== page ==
Charlie McGee is a young woman with the unwanted and often uncontrollable gift of pyrokinesis, lighting fires by mere thought. Charlie has been in hiding for nearly all her life from a ... See full summary »
A woman's husband apparently has deserted her and their daughter. So she decides to get on with her life which might include dissolving their union and seeing someone else. However, her ... See full summary »
Andrew and Vicky McGee met while earning money as guinea pigs for an experiment at college. The experiment was shrouded in suspicion and mystery, and seemed to be related to psychic abilities. The two were married and had a daughter Charile, who has the ability to start fires by merely thinking about it. Naturally, the government takes a great interest in Charlie, and operatives from the secret department known as "The Shop" want to quarrantine and study her. Written by
Murray Chapman <email@example.com>
Charlie McGee is a happy, healthy eight-year-old little girl. Normal in every way but one. She has the power to set objects afire with just one glance. It's a power she does not want. It's a power she can't control. And, each night, Charlie prays to be just like every other child. But there are those who will do everything in their power to find her... or destroy her. See more »
This film was originally going to be directed by John Carpenter. According to Carpenter, Universal executives removed him from the project in the wake of the box office and critical drubbing they received for The Thing (1982). Carpenter had reportedly talked to his Assault on Precinct 13 (1976) actor, Darwin Joston about taking on the role of John Rainbird, which was ultimately played by George C. Scott. See more »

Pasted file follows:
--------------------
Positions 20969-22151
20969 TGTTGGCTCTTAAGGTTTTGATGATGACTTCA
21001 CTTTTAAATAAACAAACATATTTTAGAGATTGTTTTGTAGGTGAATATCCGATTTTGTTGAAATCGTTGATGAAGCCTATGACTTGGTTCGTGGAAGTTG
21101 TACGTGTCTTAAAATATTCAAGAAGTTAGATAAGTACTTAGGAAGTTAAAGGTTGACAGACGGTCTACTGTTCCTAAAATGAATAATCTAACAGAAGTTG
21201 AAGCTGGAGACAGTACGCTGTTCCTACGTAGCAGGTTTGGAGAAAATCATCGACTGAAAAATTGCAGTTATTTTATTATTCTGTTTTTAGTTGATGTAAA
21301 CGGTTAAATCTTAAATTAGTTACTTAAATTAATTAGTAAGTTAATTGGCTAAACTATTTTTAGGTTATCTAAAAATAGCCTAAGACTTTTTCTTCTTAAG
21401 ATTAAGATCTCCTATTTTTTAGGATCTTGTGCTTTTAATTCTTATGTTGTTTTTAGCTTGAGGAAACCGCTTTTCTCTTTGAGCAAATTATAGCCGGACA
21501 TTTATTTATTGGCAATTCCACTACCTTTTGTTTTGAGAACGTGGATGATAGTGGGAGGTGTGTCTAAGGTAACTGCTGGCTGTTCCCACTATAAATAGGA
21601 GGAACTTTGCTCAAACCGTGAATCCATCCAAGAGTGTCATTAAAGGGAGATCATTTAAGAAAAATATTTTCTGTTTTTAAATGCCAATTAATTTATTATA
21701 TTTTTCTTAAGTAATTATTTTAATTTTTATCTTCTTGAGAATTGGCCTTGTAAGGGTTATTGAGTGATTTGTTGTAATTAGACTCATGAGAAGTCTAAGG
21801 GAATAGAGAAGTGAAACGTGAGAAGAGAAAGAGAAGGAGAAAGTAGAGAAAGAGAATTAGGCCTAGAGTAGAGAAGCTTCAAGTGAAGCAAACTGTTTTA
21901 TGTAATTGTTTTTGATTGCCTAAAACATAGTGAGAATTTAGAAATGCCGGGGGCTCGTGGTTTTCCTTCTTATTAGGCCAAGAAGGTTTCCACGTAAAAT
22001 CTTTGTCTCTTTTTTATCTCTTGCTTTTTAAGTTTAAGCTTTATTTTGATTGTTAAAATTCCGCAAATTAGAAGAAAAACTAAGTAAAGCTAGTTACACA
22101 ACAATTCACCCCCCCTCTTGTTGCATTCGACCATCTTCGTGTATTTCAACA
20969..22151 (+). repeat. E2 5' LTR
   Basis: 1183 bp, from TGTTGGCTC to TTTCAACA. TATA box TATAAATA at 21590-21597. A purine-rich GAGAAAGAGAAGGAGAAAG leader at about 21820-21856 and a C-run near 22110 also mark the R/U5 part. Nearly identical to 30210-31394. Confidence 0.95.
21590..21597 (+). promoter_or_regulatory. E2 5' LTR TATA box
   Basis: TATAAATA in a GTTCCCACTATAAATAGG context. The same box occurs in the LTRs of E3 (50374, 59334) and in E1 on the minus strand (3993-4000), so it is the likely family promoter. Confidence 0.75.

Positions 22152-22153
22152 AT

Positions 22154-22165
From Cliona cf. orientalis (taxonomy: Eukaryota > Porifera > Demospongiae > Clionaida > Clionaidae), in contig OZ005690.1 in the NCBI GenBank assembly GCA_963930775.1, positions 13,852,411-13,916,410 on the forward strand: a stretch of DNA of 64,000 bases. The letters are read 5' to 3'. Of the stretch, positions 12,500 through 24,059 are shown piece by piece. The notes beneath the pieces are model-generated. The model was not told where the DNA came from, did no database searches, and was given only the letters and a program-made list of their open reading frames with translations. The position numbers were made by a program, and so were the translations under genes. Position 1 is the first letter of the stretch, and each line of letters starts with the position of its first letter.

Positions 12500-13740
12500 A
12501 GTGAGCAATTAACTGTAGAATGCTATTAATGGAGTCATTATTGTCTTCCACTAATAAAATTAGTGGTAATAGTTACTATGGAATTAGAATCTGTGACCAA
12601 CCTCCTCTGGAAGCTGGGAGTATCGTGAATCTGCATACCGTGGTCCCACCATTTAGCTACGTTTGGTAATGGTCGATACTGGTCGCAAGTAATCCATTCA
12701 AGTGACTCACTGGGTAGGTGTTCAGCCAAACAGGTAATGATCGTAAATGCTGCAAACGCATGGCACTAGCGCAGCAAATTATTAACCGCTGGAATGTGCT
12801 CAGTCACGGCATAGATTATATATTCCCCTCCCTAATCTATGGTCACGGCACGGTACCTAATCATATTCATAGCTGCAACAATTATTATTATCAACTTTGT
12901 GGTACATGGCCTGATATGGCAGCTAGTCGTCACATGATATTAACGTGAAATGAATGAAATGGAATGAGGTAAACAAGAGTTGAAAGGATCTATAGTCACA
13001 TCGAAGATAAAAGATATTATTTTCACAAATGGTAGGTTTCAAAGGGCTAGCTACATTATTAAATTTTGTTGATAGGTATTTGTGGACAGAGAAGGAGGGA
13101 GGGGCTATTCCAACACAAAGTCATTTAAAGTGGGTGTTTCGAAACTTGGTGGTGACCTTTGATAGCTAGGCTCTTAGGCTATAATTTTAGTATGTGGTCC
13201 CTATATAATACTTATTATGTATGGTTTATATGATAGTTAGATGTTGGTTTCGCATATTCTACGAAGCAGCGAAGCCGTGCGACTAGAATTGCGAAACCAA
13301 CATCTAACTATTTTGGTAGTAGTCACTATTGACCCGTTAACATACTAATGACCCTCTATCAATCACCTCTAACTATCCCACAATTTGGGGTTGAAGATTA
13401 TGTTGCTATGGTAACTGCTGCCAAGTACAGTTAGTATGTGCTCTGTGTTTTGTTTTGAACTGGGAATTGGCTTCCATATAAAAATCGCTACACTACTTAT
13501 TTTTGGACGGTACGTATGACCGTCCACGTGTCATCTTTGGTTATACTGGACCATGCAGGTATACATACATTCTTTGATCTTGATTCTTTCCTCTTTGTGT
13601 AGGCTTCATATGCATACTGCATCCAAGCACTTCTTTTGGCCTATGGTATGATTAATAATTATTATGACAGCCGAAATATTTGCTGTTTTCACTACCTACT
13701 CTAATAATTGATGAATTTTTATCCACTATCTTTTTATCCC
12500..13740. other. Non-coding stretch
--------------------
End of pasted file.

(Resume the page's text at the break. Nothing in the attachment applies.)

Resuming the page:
When he first visits Charlie in quarantine, Captain Hollister removes his code-key badge twice as he prepares to leave the room. See more »
Got a song for you. "Oh, there was an old hen; she had a wooden leg; finest old hen that ever laid an egg; she laid her eggs all over the farm; another little drink won't do us any harm."
See more »
In the credits, "Special Effects" is misspelled as "Speical Effects". See more »
Firestarter is one of those movies that bores critics and often appears as weekend or late night filler on TV. Even so, the movie does have its moments. Give it a chance, and Firestarter will grow on you.
Fans of the X Files will be at home with the movie's plot about an experimental drug given to 60s college students by a secret government agency, known as The Shop. Two of the students (portrayed by David Keith and Heather Locklear) eventually marry and a child is born; a "firestarter" (played by Drew Barrymore) who can set anything ablaze with just one angry thought. Martin Sheen and George C. Scott round out the cast as heads of The Shop, who are now bent on capturing the girl and harnessing her power as a weapon, not to mention using her as a way to get funding for more experiments.
The acting and dialogue certainly aren't award-winning, but they do carry the movie along. The music, written and performed by Tangerine Dream, is perfectly suited to the movie, and in my opinion is some of Tangerine Dream's best work. The special effects are convincing, and at times, chilling. Readers of Stephen King's best-selling novel will be happy to know that this movie is, for the most part, faithful to his original story, despite a rather clipped ending.
In all, if you have a taste for conspiracy thrillers with a healthy dose of science fiction thrown in, you'll like this one, though it probably won't be your favorite.
10 of 12 people found this review helpful.
Was this review helpful to you?